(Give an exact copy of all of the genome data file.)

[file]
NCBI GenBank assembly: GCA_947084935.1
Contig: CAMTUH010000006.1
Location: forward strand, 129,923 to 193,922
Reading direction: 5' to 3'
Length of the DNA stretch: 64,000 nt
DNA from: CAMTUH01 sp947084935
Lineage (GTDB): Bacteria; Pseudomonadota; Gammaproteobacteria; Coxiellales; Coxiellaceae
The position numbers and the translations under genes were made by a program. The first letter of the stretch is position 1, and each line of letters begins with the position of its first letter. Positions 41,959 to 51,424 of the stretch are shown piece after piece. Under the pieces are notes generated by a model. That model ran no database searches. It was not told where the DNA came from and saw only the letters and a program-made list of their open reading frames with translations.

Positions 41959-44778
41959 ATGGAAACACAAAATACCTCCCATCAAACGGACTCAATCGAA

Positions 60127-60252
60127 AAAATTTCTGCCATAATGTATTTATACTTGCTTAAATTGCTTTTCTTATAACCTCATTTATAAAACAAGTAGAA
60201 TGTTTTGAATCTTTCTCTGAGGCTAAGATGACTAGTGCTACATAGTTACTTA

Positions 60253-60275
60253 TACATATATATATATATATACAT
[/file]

NCBI GenBank assembly: GCA_947084935.1
Contig: CAMTUH010000006.1
Location: forward strand, 129,923 to 193,922
Reading direction: 5' to 3'
Length of the DNA stretch: 64,000 nt
DNA from: CAMTUH01 sp947084935
Lineage (GTDB): Bacteria; Pseudomonadota; Gammaproteobacteria; Coxiellales; Coxiellaceae
The position numbers and the translations under genes were made by a program. The first letter of the stretch is position 1, and each line of letters begins with the position of its first letter. Positions 41,959 to 51,424 of the stretch are shown piece after piece. Under the pieces are notes generated by a model. That model ran no database searches. It was not told where the DNA came from and saw only the letters and a program-made list of their open reading frames with translations.

Positions 41959-44778
41959 ATGGAAACACAAAATACCTCCCATCAAACGGACTCAATCGAA

Positions 60127-60252
60127 AAAATTTCTGCCATAATGTATTTATACTTGCTTAAATTGCTTTTCTTATAACCTCATTTATAAAACAAGTAGAA
60201 TGTTTTGAATCTTTCTCTGAGGCTAAGATGACTAGTGCTACATAGTTACTTA

Positions 60253-60275
60253 TACATATATATATATATATACAT